A Film and Its Era: The Rules of the Game, by Jean Renoir (Il était une fois… La règle du jeu, 2010)
Director: Anne Kunvari
What happens behind the scenes of a film? How does the director deal with the stars and his crew? What is the social and political context in which a film is made? Does it affect the film? The ultimate documentary series that sets out to resolve these and other questions is finally on Eurochannel: A Film and Its Era.
This 30-episode documentary series aims to reveal all the secrets and historical context of a particular cult film, its groundbreaking director, and the epoch it represents. Made by a different director, each episode of this series offers extracts of the film, as well as exclusive interviews with its director, protagonists and cinema historians, to offer a holistic view of the production.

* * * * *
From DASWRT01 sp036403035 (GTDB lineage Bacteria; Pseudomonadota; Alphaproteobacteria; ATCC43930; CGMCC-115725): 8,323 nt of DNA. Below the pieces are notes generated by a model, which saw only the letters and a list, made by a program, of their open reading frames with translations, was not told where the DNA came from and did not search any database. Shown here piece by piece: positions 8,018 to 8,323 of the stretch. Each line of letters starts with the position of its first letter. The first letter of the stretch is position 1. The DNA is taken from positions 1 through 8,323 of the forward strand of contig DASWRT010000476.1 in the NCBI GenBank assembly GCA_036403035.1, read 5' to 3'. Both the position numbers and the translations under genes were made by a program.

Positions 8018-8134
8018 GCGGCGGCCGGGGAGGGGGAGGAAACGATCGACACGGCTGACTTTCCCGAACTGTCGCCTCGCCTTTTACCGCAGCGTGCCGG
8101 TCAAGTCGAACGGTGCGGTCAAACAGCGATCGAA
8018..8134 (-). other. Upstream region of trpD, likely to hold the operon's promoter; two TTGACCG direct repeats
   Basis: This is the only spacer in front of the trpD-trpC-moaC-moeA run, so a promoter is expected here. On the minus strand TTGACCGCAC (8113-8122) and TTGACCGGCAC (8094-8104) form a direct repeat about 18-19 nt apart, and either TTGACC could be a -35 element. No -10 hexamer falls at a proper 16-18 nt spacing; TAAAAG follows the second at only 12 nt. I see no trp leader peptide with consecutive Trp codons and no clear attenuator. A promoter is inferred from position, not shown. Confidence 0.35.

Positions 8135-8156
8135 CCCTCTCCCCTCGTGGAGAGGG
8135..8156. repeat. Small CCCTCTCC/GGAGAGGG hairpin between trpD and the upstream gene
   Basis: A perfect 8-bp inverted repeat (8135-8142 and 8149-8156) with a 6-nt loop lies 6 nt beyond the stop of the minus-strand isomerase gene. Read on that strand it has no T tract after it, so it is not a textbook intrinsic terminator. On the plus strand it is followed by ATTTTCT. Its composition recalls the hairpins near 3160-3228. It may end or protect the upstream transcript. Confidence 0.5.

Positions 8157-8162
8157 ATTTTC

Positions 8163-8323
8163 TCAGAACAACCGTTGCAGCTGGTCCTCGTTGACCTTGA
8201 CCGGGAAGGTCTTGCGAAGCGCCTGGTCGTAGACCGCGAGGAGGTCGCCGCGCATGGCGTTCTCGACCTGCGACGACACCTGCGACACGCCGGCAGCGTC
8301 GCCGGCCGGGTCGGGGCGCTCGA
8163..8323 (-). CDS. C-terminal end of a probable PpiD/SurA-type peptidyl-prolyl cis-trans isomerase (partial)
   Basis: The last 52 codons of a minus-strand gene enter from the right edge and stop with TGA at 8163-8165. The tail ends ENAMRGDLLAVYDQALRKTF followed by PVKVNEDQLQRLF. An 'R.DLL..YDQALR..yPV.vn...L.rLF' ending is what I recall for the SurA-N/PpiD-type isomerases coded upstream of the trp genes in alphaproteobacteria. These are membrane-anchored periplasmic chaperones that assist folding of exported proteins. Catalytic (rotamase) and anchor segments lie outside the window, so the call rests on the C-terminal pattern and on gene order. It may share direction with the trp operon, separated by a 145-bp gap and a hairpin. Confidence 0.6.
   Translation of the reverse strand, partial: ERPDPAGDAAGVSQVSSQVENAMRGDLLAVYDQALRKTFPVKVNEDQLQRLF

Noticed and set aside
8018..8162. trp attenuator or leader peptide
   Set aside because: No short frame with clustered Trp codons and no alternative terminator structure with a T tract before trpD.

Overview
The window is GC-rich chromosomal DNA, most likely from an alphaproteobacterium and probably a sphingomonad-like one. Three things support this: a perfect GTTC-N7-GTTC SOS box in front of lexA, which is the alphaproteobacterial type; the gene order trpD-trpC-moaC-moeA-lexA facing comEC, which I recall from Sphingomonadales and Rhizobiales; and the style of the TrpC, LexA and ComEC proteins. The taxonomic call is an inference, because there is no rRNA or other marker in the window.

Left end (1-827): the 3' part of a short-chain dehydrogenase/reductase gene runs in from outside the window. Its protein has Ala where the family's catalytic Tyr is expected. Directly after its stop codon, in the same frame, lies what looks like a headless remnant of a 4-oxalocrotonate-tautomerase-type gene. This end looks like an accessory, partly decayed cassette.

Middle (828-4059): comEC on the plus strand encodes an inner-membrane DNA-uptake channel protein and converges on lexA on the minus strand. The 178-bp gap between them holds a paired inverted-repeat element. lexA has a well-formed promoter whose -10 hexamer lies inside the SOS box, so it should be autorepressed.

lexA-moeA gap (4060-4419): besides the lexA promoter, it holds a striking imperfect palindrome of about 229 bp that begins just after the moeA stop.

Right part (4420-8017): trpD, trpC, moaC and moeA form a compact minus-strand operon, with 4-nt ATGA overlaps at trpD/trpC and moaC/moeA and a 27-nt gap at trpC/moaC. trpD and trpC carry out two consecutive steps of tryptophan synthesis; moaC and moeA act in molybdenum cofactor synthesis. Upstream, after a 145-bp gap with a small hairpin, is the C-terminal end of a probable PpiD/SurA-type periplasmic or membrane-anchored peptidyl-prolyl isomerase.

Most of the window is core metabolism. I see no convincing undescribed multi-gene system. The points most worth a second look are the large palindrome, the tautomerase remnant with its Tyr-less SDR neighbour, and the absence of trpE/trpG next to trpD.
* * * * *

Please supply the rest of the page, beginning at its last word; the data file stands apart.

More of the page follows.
With a great sense of aesthetics and a comprehensive account of each movie, A Film and Its Era includes directors and classics such as Alfred Hitchcock’s Notorious, Roberto Rossellini’s Rome Open City, Roman Polanski's Tess, Federico Fellini's La Dolce Vita, Jacques Demy's The Umbrellas of Cherbourg, and many more.
Accompany us on a cinematic journey and discover the secrets behind some of your favorite movies in this celebratory documentary.
Jean Renoir shot The Rules of the Game in 1939, a dramatic fantasy that depicts the provincial French aristocracy in its raw nature. From nobles to servants, from a masquerade ball to game hunting, a small community is entangled in a web of lies, false pleasures and delusive love, and even passes off a murder as an accident. Though initially misunderstood and greeted with mockery, today it is considered one of the greatest films in the history of cinema. Set on the eve of WWII in a climate of anti-Semitism, The Rules of the Game is the cruel portrait of a world in decline and the disintegration of a certain French elite, frivolously oblivious to the imminent perils.